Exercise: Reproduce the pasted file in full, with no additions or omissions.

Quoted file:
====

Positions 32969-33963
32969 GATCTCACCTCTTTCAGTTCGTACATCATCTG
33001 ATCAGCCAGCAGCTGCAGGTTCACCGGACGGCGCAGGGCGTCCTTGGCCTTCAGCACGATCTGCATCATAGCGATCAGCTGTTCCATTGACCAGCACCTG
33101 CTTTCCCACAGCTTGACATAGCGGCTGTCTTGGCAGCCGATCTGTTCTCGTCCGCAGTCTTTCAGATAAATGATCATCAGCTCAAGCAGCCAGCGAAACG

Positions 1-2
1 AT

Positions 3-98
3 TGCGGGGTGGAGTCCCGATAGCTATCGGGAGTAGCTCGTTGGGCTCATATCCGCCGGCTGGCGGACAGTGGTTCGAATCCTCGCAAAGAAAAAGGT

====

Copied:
Positions 32969-33963
32969 GATCTCACCTCTTTCAGTTCGTACATCATCTG
33001 ATCAGCCAGCAGCTGCAGGTTCACCGGACGGCGCAGGGCGTCCTTGGCCTTCAGCACGATCTGCATCATAGCGATCAGCTGTTCCATTGACCAGCACCTG
33101 CTTTCCCACAGCTTGACATAGCGGCTGTCTTGGCAGCCGATCTGTTCTCGTCCGCAGTCTTTCAGATAAATGATCATCAGCTCAAGCAGCCAGCGAAACG

Positions 1-2
1 AT

Positions 3-98
3 TGCGGGGTGGAGTCCCGATAGCTATCGGGAGTAGCTCGTTGGGCTCATATCCGCCGGCTGGCGGACAGTGGTTCGAATCCTCGCAAAGAAAAAGGT